KRISTIN HERSH: LIVE AND UNCUT IN THE DISSECTION ROOM.
Kristin Hersh returned to Scotland this week for three dates in her Live and Loud tour, following on from the launch, late last year, of Possible Dust Clouds, a strikingly raw and powerful album that takes her music back to its more grungy roots. This evening’s gig is in the intimate and aptly named Dissection Room of Summerhall, an eclectic cultural centre in Edinburgh, and home to The Royal (Dick) School of Veterinary Studies until 2011.
The evening starts out with Glasgow singer-songwriter Beerjacket, aka Peter Kelly, whose subconscious method of songwriting draws similarities to the approach of Hersh. Perched on a stool, this emerging talent’s acoustic set enlightens the audience to his enchanting collection of alt-folk gems.
Next up is the first of two appearances by Fred Abong, former bass player for Throwing Muses, and Belly, on their first album, Star.
Abong gives a timid wave as he takes to the stage, a hair’s breadth from the audience. A bit of a music veteran, he played drums and bass in Rhode Island’s hardcore punk scene during the ‘80s before hooking up with the Muses and Belly. Subsequently taking a detour away from the ‘industry’ to concentrate on his own music, and, for the majority of this decade he has absconded even that to a world of academia, completing a Ph.D. in Humanities, which echoes in his philosophical lyrics.
Accompanied by only guitars, his deep, raspy vocals and Pavement-esque chords defy what might be expected from such a remarkably fresh-faced musician.The powerful and entrancing Firefly, from his latest EP, Pulsing, which was released earlier this month, sets the scene.
Half way through the set he switches to acoustic, with more new tracks including Footprint and title track, Pulsing. Abong’s music has been described as a cross between ‘ragged Replacements and lyric-driven Bob Dylan,’ and as ‘Elliott Smith with balls’. For me, his vocals on these numbers are reminiscent of Eels’ Mark Oliver Everett. But whoever he reminds you off, he’s pretty underrated. Go, take a listen.
Ten minutes later and Kristin Hersh strides across the stage, followed by Abong, this time on bass, and drummer Rob ‘Moose’ Ahlers, Hersh’s former bandmate from 50 Foot Wave. And there she goes, straight on the warpath as her amp fails her: “Anyone here know how to work electricity?” The sniggering audience have already warmed to her, and after a bit of head-torched, cable manipulation, she’s on.
First up is the gutsy LAX, from the new album. The glorious and pounding baseline accompanies Hersh’s dark and guttural vocals as her fingertips slide violently up and down her Strat, before those piercing blue eyes stare into the unknown, well beyond any physical feature of the Dissection Room.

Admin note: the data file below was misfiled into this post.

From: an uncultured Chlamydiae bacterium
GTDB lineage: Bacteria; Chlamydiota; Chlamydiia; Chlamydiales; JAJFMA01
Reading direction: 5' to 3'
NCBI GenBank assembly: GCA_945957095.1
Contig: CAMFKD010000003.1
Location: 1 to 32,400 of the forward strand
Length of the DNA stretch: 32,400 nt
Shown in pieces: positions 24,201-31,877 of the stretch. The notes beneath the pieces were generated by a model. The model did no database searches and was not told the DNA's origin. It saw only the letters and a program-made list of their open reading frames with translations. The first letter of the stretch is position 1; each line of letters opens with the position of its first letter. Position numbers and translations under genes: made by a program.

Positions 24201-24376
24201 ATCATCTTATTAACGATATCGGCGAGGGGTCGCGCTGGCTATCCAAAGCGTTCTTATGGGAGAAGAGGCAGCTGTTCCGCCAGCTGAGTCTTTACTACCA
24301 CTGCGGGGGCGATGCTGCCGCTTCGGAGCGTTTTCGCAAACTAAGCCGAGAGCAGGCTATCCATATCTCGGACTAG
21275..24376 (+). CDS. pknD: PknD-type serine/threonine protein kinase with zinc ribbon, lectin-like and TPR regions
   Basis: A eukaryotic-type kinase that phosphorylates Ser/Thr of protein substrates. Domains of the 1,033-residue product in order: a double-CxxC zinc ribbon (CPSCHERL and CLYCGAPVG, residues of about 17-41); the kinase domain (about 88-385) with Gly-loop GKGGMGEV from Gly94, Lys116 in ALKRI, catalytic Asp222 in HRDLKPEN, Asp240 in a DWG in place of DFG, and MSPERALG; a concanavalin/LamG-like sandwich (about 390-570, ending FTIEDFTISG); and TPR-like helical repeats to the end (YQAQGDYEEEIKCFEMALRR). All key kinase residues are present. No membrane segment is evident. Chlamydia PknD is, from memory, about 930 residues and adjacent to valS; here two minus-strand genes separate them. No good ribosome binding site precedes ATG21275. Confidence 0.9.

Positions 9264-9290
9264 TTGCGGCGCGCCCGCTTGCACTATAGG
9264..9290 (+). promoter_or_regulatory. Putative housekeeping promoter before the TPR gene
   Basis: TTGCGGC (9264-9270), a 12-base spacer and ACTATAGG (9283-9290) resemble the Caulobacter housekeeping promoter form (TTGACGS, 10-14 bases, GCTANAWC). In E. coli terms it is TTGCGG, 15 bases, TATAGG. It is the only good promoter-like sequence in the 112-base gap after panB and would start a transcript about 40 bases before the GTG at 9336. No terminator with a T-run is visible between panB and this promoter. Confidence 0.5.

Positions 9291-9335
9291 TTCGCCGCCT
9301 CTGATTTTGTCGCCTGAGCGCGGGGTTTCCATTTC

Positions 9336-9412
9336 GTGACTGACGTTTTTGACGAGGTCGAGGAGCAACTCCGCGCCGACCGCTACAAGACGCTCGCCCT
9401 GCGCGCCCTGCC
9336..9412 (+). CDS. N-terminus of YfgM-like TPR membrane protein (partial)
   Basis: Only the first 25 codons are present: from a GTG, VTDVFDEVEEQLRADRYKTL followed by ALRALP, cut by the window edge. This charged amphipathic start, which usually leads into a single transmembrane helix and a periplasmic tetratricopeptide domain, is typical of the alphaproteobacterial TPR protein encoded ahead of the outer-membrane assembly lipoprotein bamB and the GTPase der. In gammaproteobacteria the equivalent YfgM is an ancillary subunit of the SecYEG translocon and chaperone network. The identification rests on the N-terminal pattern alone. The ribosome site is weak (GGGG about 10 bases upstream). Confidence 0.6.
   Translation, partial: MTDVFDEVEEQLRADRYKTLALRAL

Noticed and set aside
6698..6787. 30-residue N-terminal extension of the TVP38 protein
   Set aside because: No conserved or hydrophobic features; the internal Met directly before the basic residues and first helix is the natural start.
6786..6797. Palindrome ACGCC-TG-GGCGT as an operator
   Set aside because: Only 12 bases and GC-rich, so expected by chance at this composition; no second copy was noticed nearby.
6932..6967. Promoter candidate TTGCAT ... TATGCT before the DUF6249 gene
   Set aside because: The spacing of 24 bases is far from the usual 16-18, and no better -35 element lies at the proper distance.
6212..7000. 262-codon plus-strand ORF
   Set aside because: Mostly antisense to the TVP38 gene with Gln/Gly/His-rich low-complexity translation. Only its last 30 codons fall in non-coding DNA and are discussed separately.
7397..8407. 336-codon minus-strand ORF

When she first toured with the Throwing Muses in her teens, she’d remove her contact lenses so she couldn’t see the audience, a sort of shyness coping mechanism. I’m pretty certain she can see fine tonight, but her trademark trance no doubt does the same job. Meanwhile Ahlers drifts into his own reverie, his backing vocals complimenting Hersh’s husky tones.
Next up is No Shade in Shadow, the hypnotically melodic first single off Possible Dust Clouds, flanked with distortion and frenzied feedback. Divine!
After the Throwing Muses’ Sunray Venus, Hersh blasts into to the rollicking current single, Loud Mouth, her vocals and countenance flipping from child-like innocence to conniving menace in seconds as her head bobs disconcertingly in defiance.
The beguiling Your Ghost, off her 1994 debut solo album, Hips and Makers, is an audience favourite. Tonight, young Beerkjacket covers Michael Stipe’s vocals beautifully, Hersh giving him a reassuring nod as he eyes her for approval. Afterwards she comments, “So…they used to dissect dead animals in here? It’s a bit like playing in an empty Indian burial ground.” And as she launches into Husk, from 1999’s Sky Motel, I wonder if she’s spotted a phantom fox floating through the fog of dry ice, before she disappears once more into her impenetrable sanctuary straight ahead.
Crooked is next up, the title single off the 2010 album which is being reissued in orange vinyl for Record Store Day. She muses “I think the lights are haunted as well”, and it has to be said, a venue with such history suits a quirky performer like Hersh to a T, adding to the atmosphere which the trio are already creating in abundance.
I love the way her sweet smile melts into a wicked grin, and wonder what’s going on in her head. Halfway Home, another new track, hits on this, “A nasal voice in the background…get away from me, get the hell away…”, a reminder that after an accident in her early teens, Hersh did indeed hear voices, new songs in fact, complete with colour coded chords, the results of which fans have been embracing for years.
Throwing Muses number, Limbo, and traditional folk cover, The Cuckoo, from Hips and Makers, completes this illuminating set.
A quick encore ends the show, with a weary Abong switching this time to drums, as Aherns picks up the bass and Hersh attacks her guitar with a screwdriver for the 50 Foot Wave number, Broke, a bruiser of a track to end an evening of deliciously rich music and creative talent.